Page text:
by Michael Sansolo
There’s an argument we make here about the realities of retail and technology (and we certainly made it at the recent Technology Summit Kevin and I led at the National Grocers Association Convention.)
It’s simply this: technology for its own sake is a path to nowhere. In contrast, technology that cuts costs, reduces friction and improves the customer experience should always be the goal. And with that in mind we need to consider one of the hottest current issues: artificial intelligence.
AI is more than a fad, as it seems to hold the promise of unlocking an incredible range of activities that on the good side could lead to countless improvement in our lives and to the negative, well, we’ve all seen the movies about the rise of sentient machines.
But putting aside fears of a cyborg Arnold Schwarzenegger traveling from the future to do some grocery shopping, AI might well offer some interesting solutions to countless current business problems.
Let’s start with labor, possibly the single most talked about issue in retail these days. Armed with artificial intelligence it’s possible to imagine a near term future where smart machines take over repetitive tasks in stores and warehouses, allowing staffers to focus on customers in ways that no machine could ever replicate. As the Washington Post reported this past weekend, AI offers the promise of impacting countless industries, including retail, in different ways.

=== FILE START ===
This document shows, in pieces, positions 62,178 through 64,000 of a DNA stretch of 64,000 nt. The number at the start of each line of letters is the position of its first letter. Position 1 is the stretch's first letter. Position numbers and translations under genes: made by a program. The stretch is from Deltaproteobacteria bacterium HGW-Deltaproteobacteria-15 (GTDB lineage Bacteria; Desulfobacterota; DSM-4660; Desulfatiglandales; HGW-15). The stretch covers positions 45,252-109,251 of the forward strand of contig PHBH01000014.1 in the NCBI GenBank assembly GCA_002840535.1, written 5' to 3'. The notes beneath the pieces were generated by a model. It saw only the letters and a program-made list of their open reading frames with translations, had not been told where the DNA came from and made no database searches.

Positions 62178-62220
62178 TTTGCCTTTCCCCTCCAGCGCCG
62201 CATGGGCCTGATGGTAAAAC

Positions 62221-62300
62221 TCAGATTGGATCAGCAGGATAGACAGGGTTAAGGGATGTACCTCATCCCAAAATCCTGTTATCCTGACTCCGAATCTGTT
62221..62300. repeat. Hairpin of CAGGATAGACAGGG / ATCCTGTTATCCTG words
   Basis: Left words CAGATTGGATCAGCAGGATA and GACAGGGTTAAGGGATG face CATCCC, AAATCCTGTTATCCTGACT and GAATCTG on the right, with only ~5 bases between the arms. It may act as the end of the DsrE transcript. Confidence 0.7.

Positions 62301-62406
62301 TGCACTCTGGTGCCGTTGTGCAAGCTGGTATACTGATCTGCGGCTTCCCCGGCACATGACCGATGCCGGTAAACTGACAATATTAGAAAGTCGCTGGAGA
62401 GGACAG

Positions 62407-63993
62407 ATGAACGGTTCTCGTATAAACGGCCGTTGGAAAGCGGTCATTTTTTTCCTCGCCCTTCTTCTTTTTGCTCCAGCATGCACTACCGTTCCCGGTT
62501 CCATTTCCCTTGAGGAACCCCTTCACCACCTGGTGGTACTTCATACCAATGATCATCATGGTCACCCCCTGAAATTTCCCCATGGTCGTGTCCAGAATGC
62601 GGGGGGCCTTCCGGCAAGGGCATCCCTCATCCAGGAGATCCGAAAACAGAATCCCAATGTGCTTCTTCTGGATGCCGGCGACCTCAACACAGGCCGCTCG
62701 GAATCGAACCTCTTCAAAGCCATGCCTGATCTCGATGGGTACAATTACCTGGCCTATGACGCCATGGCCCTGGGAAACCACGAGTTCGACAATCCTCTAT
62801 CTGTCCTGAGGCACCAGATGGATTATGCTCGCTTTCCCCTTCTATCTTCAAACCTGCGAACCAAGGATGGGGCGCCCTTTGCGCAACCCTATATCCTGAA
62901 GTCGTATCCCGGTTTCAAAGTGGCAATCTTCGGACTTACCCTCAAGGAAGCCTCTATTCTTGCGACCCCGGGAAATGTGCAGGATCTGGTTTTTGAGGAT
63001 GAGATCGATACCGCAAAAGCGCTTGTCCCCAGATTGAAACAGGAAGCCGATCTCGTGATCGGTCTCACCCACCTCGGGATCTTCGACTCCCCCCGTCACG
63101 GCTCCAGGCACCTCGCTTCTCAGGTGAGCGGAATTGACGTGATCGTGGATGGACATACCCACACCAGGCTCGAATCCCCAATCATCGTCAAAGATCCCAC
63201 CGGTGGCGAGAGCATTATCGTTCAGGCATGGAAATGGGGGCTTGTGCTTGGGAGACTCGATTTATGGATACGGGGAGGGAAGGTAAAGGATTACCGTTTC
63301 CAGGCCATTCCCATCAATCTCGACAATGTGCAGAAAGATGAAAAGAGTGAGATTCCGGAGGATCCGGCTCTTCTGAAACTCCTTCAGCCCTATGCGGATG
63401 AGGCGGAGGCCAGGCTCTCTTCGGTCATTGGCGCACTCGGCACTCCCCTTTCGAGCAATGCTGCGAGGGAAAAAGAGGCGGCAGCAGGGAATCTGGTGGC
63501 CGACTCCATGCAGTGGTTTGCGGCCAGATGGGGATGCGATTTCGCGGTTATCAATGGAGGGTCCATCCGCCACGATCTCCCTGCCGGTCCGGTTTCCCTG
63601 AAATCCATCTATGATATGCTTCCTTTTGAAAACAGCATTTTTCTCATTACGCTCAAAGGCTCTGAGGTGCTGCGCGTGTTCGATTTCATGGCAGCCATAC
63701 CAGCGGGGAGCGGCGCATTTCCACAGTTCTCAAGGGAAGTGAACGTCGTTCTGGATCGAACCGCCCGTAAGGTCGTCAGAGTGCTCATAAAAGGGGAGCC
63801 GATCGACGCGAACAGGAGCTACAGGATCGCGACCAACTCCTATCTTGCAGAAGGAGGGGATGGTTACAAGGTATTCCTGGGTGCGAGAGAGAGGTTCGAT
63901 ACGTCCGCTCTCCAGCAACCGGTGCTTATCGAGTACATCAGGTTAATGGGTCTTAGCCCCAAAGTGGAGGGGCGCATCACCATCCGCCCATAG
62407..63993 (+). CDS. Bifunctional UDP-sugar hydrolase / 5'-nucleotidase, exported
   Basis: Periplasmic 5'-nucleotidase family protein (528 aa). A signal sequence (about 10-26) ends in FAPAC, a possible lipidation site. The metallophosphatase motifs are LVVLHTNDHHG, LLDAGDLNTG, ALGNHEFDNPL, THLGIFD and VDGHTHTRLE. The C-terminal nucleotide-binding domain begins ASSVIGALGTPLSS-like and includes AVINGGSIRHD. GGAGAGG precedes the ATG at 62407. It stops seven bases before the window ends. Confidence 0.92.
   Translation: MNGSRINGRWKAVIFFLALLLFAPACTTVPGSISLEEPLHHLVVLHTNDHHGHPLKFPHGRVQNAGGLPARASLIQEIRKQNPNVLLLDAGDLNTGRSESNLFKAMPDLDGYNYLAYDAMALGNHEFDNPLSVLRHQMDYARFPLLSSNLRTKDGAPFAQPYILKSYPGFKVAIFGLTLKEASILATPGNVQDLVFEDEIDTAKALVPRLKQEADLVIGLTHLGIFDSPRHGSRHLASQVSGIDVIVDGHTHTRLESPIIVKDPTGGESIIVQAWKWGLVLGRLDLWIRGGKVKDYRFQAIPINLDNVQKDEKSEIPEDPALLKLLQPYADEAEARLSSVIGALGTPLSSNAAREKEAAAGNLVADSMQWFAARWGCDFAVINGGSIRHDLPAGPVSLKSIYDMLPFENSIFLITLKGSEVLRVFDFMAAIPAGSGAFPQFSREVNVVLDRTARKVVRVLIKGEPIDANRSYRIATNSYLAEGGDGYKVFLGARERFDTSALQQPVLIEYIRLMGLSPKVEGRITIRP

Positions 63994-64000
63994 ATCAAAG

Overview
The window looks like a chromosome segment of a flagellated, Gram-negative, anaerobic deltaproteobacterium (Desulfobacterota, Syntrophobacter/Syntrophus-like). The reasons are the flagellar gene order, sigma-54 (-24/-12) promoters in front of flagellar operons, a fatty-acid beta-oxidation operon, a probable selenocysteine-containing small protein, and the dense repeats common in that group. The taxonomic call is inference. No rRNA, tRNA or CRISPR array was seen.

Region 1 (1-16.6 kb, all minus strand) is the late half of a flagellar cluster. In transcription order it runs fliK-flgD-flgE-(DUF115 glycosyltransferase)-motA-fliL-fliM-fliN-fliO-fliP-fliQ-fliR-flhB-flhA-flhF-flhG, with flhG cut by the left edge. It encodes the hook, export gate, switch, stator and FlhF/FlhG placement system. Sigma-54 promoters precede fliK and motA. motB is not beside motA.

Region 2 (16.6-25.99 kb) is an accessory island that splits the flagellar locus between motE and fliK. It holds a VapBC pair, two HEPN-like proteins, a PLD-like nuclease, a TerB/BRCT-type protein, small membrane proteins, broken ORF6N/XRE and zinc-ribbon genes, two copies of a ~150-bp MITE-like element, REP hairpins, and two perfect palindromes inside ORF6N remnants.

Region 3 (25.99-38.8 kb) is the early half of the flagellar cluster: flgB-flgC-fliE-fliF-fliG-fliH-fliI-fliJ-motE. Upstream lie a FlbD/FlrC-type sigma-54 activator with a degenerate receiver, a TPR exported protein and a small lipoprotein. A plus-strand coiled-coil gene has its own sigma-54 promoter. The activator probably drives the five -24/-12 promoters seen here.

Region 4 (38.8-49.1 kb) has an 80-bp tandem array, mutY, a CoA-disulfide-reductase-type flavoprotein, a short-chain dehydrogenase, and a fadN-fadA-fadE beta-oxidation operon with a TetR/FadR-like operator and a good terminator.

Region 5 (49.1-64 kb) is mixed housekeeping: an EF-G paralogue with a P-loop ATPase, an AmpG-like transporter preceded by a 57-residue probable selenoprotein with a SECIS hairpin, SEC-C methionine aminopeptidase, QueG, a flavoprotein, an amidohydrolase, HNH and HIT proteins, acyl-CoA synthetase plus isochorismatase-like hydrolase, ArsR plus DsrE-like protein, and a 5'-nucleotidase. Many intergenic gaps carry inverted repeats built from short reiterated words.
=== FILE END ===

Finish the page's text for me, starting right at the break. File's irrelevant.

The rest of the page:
Given the competitive nature of the industry it would behoove everyone to carefully consider one quote in that article: “We’re moving to where AI is going to be embedded in a lot of things so we can increase associate productivity and reduce friction for members,” Pete Rowe, Sam’s vice president of tech at Walmart, said.
At Walmart, AI is already being used for cleaning floors, checking for out-of-stocks and now with a virtual assistant called Ask Sam, which workers can use to get information on products and prices to quickly respond to customers.
It’s unlikely to stop there. The New York Times recently reported on the improvements and challenges evidenced by newer versions of AI. The story includes interesting AI demands such as asking the computer for a joke about Madonna, or more specifically showing the inside of someone’s refrigerator and asking simply, what can I make for dinner with those items?
It’s a small leap from that to having AI kiosks in stores and on store apps that help shoppers come up with recipes and a list of the needed products specific to their needs, such as family members with food allergies or nuanced preferences. And just like that, AI finds another way to improve the customer experience.
The simplest truth about technology is that something new is always coming. Keep in mind two stories Kevin reported on Monday of this week. One was about the increasing likelihood of 3D created food, something that once seemed only possible in science fiction. And the other was on the recent passing of Gordon Moore, the co-founder of Intel who once opined that every two years processing speed would double while prices would come down.
Like it or not, we’re all in the technology business now and there’s no chance the pace is going to slow down to let anyone catch up.
Michael Sansolo can be reached via email at email@example.com.
His book, “THE BIG PICTURE: Essential Business Lessons From The Movies,” co-authored with Kevin Coupe, is available here.
And, his book "Business Rules!" is available from Amazon here.
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